The greenest Croatian island, half of Mljet is protected national park since 1960. It’s only an hour drive to Prapratno, a small ferry port on Peljesac peninsula, where you take a ferry to cross over to Sobra on the Mljet Island. Crossing takes another 45 minutes.
Go hiking or cycling at the national park, visit St.Mary’s Island, explore hinterland villages, go diving, swim at the Odysseus cave, or sandy beach Saplunara, have lunch or dinner at the rural inn Franka.
If you don’t like to drive yourself to the island, you can also book a small group tour to Mljet Island.
Vjetrenica Cave is located in the neighboring Bosnia & Herzegovina, and it’s the largest cave found in this area.
The length of the cave isn’t yet known, but once an interesting experiment was conducted within the cave with a colored substance that was later found on the island of Sipan, off the coast of Dubrovnik.
The extensive cave system has over 6.000 m of passages. The cave is just an hour drive from Dubrovnik. More info …
Konavle has always been the “belly of Dubrovnik”, a rich agricultural landscape just twenty minute drive from Dubrovnik.
Today Konavle is a great getaway from Dubrovnik whether you enjoy hiking, cycling, horse-back riding, ATV safari, olive oil and wine tasting, historical sights, or exploring small coastal towns. Kojan Coral, offers some great horse-back riding and ATV tours. We used to work together with Pero, an owner of Kojan Coral, on a cruise ship awhile back.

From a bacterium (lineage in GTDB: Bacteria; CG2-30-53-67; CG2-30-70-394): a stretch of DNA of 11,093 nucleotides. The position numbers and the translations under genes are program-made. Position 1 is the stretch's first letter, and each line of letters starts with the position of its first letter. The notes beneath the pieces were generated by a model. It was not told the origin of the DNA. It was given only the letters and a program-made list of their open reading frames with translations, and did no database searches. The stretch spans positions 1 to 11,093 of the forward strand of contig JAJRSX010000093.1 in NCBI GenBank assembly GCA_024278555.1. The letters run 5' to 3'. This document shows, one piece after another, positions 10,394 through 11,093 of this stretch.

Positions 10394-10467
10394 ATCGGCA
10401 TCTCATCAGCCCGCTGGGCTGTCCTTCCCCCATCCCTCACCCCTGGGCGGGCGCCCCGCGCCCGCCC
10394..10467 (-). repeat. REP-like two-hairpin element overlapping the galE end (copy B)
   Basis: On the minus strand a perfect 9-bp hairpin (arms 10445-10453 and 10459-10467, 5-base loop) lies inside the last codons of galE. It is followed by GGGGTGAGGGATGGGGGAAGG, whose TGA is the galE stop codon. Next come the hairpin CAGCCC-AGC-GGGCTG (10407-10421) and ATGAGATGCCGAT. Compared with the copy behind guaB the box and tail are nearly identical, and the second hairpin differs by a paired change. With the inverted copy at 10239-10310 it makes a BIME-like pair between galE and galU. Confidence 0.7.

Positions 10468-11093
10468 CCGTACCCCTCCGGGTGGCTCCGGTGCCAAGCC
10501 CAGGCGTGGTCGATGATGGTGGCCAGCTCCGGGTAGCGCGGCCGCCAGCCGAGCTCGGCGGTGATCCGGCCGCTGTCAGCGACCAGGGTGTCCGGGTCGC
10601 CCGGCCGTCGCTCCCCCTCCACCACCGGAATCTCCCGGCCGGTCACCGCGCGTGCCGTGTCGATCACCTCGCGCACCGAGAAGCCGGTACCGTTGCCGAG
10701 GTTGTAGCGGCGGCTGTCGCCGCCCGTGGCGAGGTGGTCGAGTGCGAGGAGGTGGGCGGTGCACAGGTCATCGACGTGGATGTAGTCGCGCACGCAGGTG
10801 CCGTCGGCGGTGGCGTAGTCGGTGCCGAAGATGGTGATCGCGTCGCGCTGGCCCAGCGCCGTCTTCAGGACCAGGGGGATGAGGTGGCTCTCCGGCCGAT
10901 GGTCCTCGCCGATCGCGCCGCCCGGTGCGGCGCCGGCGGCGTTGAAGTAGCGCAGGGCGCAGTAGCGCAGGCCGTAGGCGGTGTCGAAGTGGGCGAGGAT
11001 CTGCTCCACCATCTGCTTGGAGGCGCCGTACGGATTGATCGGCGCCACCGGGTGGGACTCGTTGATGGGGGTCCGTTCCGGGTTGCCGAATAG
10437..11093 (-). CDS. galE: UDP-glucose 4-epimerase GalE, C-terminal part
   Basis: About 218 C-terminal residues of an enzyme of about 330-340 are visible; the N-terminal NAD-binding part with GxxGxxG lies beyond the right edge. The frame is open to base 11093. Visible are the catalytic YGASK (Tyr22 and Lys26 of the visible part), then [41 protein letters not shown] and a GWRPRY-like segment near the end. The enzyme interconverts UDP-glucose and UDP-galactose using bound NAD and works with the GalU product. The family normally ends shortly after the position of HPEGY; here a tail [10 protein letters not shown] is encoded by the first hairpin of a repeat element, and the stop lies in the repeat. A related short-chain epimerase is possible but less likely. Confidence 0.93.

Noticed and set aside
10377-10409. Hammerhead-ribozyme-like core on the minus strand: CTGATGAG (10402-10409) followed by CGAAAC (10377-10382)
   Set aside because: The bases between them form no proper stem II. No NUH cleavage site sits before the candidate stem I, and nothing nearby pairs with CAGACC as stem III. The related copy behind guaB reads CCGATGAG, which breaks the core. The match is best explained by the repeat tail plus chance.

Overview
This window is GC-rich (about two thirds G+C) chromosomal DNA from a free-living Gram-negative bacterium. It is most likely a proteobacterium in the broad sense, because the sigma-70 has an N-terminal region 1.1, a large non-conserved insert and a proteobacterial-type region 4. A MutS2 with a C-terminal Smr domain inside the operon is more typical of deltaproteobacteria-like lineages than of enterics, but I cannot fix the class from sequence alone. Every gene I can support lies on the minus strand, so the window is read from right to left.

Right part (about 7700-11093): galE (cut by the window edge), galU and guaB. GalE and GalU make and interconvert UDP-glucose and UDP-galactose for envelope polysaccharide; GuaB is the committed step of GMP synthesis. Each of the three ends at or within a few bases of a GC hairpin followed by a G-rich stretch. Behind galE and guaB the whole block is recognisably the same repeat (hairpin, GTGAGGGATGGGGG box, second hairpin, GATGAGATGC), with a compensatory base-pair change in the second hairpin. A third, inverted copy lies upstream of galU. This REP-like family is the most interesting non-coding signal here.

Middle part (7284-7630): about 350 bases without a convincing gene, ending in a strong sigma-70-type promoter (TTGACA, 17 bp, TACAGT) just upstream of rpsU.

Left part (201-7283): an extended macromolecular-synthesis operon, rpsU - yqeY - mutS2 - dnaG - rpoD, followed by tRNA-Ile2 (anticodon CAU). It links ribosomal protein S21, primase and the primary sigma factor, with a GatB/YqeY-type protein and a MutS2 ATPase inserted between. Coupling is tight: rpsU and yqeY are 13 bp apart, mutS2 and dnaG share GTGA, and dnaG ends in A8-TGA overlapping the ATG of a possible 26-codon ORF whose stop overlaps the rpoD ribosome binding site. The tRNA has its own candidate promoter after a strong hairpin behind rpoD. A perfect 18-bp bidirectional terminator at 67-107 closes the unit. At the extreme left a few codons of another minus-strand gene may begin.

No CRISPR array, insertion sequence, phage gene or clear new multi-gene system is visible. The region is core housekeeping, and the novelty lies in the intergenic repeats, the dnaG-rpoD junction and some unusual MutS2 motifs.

You can easily reach Konavle from Dubrovnik by car, or as a part of organized cycling tour.
These low-key waterfalls, located near the village of Studenci in Bosnia & Herzegovina, are mostly visited by locals.
Kravica Waterfalls are two hours drive from Dubrovnik. This part of Bosnia & Herzegovina, along the Trebizat river, abounds in underground waters, streams, rapids and waterfalls.
We recommend you take a self-drive trip to Kravica Waterfalls. Hike, chill out and swim in fresh water, relax in nearby cafe with a terrace overlooking the water and the waterfalls, and then head to Ceveljusa for a lunch at the Mandica Jaz restaurant. They serve mostly meat, and trouts, but benefit from an awesome location. The food here is super cheap.